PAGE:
“We accepted it because we saw that no one cared about this … and when it comes to retirees that’s when you get really mad because people buy it to save.”
Mr. Solo, who installed solar panels and conducts inspections for the Clean Energy Regulator, said the installers had a five-year defect liability period to repair their work.
“It’s really your fault if you find out six years later that it didn’t install properly,” he said.
“The problem is that there is no feedback loop … no one controls the work of the installers.
“Solar power retailers don’t really care as long as they get paid.”
Brian Richardson of the Queensland Electrical Safety Office said there have been instances where interstate companies have arrived in Queensland without the proper licenses.
Who can consumers turn to?
Australia does not have a national authority responsible for electrical safety.
Mr. Barone said he referred his case to the Queensland Office of Fair Trading and the Australian Competition and Consumer Commission (ACCC).
He is not alone.
The Office of Fair Trading handles approximately 350 complaints per year related to solar products.
The Queensland Energy and Water Ombudsman (EWOQ) handles complaints related to solar billing and metering.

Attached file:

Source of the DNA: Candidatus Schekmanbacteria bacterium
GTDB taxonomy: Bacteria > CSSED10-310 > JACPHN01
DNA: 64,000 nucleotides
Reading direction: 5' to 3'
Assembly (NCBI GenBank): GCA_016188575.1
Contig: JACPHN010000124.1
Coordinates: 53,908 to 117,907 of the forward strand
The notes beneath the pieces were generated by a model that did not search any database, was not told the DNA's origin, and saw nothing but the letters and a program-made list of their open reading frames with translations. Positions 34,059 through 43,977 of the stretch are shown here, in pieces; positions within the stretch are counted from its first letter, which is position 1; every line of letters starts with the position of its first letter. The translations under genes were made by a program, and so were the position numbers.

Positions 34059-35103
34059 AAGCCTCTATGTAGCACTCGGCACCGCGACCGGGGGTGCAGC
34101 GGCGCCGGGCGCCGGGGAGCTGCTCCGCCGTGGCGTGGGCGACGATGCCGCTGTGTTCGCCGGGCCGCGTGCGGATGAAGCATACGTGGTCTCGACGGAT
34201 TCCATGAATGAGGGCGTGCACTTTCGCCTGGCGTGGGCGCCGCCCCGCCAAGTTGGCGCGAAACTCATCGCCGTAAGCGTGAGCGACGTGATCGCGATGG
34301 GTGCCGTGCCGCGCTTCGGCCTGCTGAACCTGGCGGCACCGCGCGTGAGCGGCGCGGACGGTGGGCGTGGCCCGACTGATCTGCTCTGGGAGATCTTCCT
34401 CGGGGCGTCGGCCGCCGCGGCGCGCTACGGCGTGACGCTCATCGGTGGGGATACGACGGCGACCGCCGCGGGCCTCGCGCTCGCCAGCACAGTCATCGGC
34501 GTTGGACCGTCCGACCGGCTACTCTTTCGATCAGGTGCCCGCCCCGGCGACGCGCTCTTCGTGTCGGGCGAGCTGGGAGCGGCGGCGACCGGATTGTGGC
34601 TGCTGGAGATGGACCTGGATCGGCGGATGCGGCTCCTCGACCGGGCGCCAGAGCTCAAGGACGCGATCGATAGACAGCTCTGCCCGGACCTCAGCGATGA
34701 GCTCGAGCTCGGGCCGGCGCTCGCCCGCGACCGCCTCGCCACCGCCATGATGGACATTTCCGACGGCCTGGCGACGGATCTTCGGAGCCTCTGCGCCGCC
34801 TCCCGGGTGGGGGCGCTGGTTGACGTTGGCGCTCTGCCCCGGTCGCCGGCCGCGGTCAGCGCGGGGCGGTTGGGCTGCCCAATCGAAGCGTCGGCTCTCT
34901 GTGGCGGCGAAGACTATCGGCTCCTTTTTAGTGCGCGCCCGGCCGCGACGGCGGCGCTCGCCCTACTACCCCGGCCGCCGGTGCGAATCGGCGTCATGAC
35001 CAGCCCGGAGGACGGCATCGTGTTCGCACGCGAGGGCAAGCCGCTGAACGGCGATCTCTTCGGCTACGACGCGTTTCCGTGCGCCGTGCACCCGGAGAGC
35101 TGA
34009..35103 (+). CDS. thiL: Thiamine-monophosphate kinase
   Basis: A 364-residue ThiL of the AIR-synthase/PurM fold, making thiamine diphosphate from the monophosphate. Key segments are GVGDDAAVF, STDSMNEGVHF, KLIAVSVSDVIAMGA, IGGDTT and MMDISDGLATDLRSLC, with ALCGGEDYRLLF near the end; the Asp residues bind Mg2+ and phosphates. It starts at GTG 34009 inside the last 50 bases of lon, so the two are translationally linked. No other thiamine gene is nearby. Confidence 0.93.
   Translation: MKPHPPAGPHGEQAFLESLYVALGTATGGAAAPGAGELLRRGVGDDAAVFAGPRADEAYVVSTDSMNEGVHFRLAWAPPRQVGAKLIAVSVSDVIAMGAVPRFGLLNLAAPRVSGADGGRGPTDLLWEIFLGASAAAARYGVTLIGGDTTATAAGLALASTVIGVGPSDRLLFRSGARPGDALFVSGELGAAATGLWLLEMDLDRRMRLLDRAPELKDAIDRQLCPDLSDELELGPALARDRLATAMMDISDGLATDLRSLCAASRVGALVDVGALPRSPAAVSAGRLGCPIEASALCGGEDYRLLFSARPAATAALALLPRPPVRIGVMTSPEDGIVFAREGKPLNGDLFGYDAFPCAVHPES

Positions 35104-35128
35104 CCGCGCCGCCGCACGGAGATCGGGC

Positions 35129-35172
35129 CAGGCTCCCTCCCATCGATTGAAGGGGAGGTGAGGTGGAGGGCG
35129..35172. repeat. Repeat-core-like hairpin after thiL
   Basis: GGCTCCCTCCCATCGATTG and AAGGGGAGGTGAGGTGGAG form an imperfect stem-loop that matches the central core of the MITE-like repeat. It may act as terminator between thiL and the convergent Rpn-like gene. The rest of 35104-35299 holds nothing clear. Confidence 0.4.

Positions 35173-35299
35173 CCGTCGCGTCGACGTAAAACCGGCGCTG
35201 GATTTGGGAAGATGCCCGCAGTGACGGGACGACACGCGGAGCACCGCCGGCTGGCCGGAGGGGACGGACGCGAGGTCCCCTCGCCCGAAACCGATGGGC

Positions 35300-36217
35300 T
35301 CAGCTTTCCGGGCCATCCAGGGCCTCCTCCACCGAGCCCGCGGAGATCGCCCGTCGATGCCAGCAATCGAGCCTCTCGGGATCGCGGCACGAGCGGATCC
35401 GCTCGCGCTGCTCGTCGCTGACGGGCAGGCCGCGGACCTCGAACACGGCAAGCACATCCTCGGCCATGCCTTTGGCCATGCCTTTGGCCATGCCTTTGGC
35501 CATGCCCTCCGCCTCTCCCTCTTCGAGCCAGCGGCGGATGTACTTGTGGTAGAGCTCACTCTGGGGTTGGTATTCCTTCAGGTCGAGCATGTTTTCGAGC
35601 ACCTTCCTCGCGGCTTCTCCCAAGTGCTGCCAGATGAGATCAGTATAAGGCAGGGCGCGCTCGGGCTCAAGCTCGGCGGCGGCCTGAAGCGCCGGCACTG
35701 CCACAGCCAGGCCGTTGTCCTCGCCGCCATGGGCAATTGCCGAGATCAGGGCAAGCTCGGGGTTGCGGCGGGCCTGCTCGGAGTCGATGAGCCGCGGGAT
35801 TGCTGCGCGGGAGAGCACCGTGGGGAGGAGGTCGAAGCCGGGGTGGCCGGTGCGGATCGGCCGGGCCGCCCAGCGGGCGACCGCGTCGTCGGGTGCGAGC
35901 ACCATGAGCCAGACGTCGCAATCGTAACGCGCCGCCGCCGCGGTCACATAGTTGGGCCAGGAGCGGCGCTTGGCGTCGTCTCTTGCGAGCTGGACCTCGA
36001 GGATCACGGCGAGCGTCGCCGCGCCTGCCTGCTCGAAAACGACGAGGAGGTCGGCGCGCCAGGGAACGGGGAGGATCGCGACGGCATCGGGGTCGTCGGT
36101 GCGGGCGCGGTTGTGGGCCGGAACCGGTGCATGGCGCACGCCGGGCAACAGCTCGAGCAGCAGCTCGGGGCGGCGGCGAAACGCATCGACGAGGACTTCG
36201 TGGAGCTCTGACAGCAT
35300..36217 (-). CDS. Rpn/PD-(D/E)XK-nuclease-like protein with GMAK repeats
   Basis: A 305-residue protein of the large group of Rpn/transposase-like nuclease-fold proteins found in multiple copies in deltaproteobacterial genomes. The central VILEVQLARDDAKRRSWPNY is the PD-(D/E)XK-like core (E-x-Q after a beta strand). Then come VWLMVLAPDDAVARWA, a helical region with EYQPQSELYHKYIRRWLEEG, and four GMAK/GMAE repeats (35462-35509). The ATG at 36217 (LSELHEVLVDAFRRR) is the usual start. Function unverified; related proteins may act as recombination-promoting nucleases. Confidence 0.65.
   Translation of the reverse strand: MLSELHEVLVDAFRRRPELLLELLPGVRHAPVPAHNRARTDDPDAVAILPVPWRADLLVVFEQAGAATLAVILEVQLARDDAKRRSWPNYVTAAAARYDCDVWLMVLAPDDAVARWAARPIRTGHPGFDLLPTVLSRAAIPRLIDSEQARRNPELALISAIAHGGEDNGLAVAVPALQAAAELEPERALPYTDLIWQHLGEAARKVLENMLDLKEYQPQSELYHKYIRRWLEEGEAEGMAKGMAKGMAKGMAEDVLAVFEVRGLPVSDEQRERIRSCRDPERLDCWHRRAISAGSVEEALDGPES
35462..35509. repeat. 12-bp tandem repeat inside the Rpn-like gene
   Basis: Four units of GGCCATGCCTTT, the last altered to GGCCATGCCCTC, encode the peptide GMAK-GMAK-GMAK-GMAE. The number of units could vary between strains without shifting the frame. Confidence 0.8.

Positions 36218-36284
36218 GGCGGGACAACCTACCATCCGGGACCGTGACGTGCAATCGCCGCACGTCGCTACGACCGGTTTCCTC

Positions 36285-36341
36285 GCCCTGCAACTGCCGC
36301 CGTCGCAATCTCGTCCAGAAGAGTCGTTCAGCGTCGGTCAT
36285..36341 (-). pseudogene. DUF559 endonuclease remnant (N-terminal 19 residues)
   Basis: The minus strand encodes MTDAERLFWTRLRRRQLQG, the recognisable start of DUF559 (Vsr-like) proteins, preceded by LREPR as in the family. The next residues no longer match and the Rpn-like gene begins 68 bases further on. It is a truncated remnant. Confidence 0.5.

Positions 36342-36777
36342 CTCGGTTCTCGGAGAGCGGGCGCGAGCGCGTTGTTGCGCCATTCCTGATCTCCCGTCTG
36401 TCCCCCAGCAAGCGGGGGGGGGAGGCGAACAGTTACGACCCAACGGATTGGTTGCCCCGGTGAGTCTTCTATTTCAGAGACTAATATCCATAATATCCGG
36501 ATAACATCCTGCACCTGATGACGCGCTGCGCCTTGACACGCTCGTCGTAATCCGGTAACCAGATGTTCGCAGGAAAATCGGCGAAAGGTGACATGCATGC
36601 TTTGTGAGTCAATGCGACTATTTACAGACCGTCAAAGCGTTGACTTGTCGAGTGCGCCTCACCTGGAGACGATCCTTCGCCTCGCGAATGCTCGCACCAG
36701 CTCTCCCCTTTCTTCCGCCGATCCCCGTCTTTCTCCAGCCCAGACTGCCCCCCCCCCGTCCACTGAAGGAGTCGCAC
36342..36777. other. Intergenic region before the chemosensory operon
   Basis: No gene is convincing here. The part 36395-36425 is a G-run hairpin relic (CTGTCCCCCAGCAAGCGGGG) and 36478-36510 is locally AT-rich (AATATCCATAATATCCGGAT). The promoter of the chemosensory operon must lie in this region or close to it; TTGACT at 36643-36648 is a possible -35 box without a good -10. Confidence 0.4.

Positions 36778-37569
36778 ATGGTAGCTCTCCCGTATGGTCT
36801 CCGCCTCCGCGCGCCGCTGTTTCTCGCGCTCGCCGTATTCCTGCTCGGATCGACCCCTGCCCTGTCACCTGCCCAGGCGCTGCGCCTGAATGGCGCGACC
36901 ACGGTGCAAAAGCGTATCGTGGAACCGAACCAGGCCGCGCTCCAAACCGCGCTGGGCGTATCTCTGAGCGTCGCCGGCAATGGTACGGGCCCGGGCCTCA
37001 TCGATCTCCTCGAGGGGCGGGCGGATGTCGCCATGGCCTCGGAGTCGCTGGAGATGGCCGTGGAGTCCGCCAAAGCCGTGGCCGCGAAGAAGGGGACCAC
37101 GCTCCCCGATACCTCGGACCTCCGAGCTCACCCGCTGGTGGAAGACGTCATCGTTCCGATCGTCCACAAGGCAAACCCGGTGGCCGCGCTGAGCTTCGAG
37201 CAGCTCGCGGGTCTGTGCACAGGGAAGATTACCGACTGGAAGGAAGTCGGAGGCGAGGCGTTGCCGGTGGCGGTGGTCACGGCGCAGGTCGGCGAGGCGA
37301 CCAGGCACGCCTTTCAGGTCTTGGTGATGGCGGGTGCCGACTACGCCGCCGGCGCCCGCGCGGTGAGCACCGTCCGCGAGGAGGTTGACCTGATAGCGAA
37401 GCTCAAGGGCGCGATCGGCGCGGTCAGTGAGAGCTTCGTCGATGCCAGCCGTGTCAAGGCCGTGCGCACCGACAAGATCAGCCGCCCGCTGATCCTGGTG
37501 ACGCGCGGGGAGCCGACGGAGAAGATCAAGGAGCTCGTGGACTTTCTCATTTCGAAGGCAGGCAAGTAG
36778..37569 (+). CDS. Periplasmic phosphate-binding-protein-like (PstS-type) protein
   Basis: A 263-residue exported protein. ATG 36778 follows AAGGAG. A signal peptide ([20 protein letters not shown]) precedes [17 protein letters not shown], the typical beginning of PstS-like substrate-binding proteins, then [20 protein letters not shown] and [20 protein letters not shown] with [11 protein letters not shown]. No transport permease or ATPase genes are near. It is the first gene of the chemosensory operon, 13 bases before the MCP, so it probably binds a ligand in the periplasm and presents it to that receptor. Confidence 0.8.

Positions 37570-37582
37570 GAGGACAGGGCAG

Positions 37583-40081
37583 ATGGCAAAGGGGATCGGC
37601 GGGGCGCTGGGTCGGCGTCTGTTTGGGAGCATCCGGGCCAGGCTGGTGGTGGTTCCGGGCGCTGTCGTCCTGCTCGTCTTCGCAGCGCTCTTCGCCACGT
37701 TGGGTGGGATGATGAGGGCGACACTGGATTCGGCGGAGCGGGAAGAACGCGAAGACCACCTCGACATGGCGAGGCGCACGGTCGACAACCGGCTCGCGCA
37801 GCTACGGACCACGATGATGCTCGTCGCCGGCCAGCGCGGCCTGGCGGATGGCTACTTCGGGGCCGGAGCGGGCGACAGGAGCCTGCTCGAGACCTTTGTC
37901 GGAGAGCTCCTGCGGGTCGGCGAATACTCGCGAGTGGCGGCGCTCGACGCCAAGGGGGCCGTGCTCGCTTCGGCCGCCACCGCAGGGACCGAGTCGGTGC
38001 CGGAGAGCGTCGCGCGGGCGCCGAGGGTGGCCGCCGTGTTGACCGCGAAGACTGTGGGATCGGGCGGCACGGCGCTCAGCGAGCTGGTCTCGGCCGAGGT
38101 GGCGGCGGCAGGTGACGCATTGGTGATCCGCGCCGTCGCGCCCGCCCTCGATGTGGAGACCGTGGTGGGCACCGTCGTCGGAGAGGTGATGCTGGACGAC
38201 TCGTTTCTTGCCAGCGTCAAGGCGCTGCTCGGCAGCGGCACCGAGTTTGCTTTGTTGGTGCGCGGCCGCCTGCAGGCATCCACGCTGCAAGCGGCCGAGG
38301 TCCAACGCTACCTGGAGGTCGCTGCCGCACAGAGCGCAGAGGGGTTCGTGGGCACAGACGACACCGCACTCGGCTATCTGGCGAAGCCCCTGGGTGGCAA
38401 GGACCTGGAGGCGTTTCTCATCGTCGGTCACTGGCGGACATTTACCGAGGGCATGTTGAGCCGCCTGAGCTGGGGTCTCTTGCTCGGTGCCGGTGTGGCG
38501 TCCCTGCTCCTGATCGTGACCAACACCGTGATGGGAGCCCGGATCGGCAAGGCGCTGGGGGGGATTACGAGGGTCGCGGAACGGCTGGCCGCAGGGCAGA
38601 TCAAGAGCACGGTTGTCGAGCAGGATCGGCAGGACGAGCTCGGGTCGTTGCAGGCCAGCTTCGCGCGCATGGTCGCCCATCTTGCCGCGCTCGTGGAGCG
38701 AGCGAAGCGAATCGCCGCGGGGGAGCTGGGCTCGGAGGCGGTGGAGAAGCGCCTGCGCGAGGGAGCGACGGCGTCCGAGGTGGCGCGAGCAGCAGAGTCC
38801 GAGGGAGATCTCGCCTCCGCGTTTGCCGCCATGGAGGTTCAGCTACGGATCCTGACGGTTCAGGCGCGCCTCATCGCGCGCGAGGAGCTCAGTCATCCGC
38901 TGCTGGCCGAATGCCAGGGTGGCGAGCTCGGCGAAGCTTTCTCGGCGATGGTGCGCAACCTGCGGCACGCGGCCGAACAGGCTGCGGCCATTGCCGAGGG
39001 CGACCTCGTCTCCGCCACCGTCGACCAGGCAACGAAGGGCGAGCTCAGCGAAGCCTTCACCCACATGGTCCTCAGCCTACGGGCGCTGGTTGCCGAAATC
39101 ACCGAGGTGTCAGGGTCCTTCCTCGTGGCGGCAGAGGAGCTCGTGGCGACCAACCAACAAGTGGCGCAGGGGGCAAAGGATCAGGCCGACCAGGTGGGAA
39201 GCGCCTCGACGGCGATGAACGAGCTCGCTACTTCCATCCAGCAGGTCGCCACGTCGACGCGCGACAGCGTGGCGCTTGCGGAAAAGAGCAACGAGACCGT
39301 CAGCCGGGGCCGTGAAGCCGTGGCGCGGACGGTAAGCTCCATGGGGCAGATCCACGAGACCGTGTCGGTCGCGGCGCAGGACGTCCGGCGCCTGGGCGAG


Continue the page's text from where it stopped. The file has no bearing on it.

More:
EWOQ’s Jane Pires said she received 142 complaints about solar billing errors in the 2021-22 financial year, up 92% from the previous year.
It has passed 153 installation-related cases and 17 related to solar guarantees at the Office of Fair Trading.
Delia Ricard, vice president of the ACCC, said her organization is also receiving a large volume of complaints regarding the consumer experience with retail solar panels and installation.
“If it’s a small local regulator, it’s likely we’ll report it to Queensland Fair Trading,” he said.
“Where it is a larger or more systematic national problem, we may take law enforcement or regulatory action.
“The Clean Energy Council and the new technology codes are designed to raise standards in terms of manufacturing and installing solar systems.